Frenetic waves of cascading glitch electronics abruptly end as soon as they seem to start. Swirling psychedelic soundscapes envelope the listener with warmth and somewhere, just outside of the mix, one can hear the familiar comfort and vulnerability of every Sufjan Stevens’ song of the past decade.
This is it, this is “The Age Of Adz,” Sufjan Stevens’s most adventurous and self-aware album to date, and in many ways, perhaps his best yet. Void of any pretension that was present in previous grandiose concepts, “The Age of Adz” not only establishes itself as an original work within a career full of traditional concepts, but also serves as the next evolutionary step of Americana.
Perhaps most alarming to “The Age Of Adz” is how comfortable and logical it sounds. Despite the exchange of lush orchestral arrangements for drum machines and Casio keyboards, the album never sounds as though Stevens is experimenting on a whim; every song on the album is treated with such an attention to detail that it is no wonder it has been five years since Stevens has released any new material. Every note played, every vocal inflection present, is so precisely placed that it is difficult to not utter the words “musical genius.”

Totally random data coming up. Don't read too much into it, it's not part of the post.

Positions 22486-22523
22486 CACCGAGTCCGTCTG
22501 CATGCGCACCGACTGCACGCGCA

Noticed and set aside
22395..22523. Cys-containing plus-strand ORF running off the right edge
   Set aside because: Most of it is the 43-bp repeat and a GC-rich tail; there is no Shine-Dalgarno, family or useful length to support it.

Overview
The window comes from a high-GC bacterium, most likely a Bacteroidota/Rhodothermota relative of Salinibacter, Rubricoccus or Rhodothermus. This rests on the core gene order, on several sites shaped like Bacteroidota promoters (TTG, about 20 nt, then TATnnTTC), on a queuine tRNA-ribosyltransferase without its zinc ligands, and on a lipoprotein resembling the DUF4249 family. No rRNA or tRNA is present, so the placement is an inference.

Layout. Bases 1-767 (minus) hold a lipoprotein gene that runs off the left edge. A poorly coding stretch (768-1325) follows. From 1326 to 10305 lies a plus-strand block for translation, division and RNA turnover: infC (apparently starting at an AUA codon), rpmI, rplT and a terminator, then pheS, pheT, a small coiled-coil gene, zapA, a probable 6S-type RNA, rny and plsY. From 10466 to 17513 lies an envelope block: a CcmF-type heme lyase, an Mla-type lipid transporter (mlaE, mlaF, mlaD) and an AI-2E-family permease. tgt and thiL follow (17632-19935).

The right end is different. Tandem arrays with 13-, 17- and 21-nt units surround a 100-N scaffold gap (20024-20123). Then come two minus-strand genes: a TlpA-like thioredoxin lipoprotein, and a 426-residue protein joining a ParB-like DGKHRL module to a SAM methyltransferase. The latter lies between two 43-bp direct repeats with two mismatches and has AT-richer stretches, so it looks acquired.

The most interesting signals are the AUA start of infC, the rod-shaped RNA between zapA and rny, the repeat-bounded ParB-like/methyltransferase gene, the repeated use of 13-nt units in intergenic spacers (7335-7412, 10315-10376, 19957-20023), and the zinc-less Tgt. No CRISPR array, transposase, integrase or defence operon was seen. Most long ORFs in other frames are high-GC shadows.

The eight-minute career medley “Age Of Adz” weaves so seamlessly between every stylistic venture that it recalls the “teenage symphony to god” crafted by the Beach Boys’ Brian Wilson over 40 years ago. Even the 25 minute plus album closer “Impossible Soul” is so varied, that even after the various tempo changes and genre transitions, the listener feels an absolute sense of satisfaction in completing the song without a single lapse of engagement.
And that is ultimately “The Age of Adz” most endearing feature; despite the abandonment of the orchestral arrangements that established Sufjan Stevens years ago, the music is no less emotionally evocative or confident in its new electronic soundscapes.